Thursday, August 31, 2017

#Museveni is smuggling sugar into #Uganda through #Somalia - Raila Odinga

Since 2015 Uganda and Kenya trade relations have been dominated by the ‘sugar politics'.  Kenya has persistently suffered a deficit whereby its local sugar production could not meet the demand. Uganda was cleared to export an average of 9,000 metric tonnes of sugar to the Kenyan market.

However, around late 2016 Kenya blocked Uganda's sugar exports to the Kenyan market accusing it of exploiting regional trade agreements. Kenya claimed that Uganda was simply importing sugar from Brazil and Egypt which is repackaged before being exported to Kenya. Note: Kenya produces more sugar than Uganda but because of poverty, Ugandans consume less sugar than Kenya thus supply in Uganda exceeds local demand. In many Africa governments, affordability of sugar by individual households is a key barometer of an ordinary person's wellbeing.  At the height of the sugar price crisis, a kilo of Sugar in Kenya rose from Ksh. 200 (7,000 Ug shs) to Ksh. 350 (13,000 UG Sh.) and in Uganda it rose from 5,000 to 7,000. This disparity boosted smuggling across the Kenya-Uganda border.

For the last two years now, Uganda has repeatedly and vehemently denied the allegations of sugar repackaging and exporting to Kenya. In July 2017 Museveni ordered leaders of sugar producing districts not to grant any new licences to new sugar factories unless there is sufficient supply of sugarcane. He had earlier decreed that for any new sugar factory to be established anywhere it must be at least 50kms away from an already existing one. This directive was contested by out growers, prompting a bitter row with district leaders. They argued that the directive is unfair as it favours well to do sugar producers and not the ones trying to come in. Museveni is all out to protect the three traditional sugar producers who have sustained his 31 years’ stay in power.  He warned that police would step in "to protect the territorial integrity of sugar factories" if his directive is not heeded.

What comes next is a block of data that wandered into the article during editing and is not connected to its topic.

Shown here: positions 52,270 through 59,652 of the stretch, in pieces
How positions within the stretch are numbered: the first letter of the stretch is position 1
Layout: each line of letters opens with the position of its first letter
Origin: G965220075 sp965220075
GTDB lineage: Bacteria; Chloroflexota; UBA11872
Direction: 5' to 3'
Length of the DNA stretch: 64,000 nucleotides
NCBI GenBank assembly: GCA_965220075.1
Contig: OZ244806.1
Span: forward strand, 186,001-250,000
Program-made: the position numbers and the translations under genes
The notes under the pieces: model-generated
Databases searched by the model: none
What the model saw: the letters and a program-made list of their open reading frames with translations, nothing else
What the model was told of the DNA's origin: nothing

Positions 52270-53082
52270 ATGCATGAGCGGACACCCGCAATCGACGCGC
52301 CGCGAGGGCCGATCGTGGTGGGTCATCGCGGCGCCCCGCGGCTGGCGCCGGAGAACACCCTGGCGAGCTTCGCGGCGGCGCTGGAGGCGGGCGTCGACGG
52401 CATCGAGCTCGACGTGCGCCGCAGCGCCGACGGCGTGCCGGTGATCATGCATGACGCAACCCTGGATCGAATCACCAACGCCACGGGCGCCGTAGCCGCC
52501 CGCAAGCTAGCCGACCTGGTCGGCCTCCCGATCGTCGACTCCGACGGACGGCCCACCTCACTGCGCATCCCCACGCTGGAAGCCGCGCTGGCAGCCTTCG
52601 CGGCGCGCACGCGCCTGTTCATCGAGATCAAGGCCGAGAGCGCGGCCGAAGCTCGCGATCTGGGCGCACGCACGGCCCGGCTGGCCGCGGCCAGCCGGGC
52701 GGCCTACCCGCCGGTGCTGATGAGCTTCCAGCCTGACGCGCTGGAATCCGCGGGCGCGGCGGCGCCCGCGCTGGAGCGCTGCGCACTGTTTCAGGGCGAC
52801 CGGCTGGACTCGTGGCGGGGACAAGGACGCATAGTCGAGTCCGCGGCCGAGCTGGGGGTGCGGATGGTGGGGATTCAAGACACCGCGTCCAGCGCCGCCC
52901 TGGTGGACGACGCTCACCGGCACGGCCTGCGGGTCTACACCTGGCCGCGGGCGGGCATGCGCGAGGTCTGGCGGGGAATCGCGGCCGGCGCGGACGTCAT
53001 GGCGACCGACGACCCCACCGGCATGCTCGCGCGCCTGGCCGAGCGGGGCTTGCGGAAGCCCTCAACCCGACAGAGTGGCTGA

Last week the proprietor of the newly established Atiak Sugar Factory, Amina Hersi Moghe accused the three leading sugar factories of illegal importation of sugar for resale in order to meet the demands. Her revelation corroborates the earlier argument by Kenya that Uganda was repackaging and exporting sugar imported from Brazil and Egypt. The Somali by origin, recently got a 64M shillings bail out from Museveni before he described her as "a gift from God to the people of Amuru". 

Coupled by her high level political, economic and social connections, the assertion is very credible. On the eve of the Kenya general elections, Raila Odinga told NBS Television that Uganda was exporting to Kenya the sugar it smuggles into the country through Somalia.  Given the Museveni regime's historical reputation of involvement in plundering and illicit trade wherever it has military expeditions, Odinga's assertion could be true. The Old Airport at Entebbe, which is exclusively used by the army, has in the past played a significant role in aiding smuggling. We have heard of commanders selling arms, ammunitions, food and fuel supplies, training for Al-Shabaab etc. and why not smuggling?

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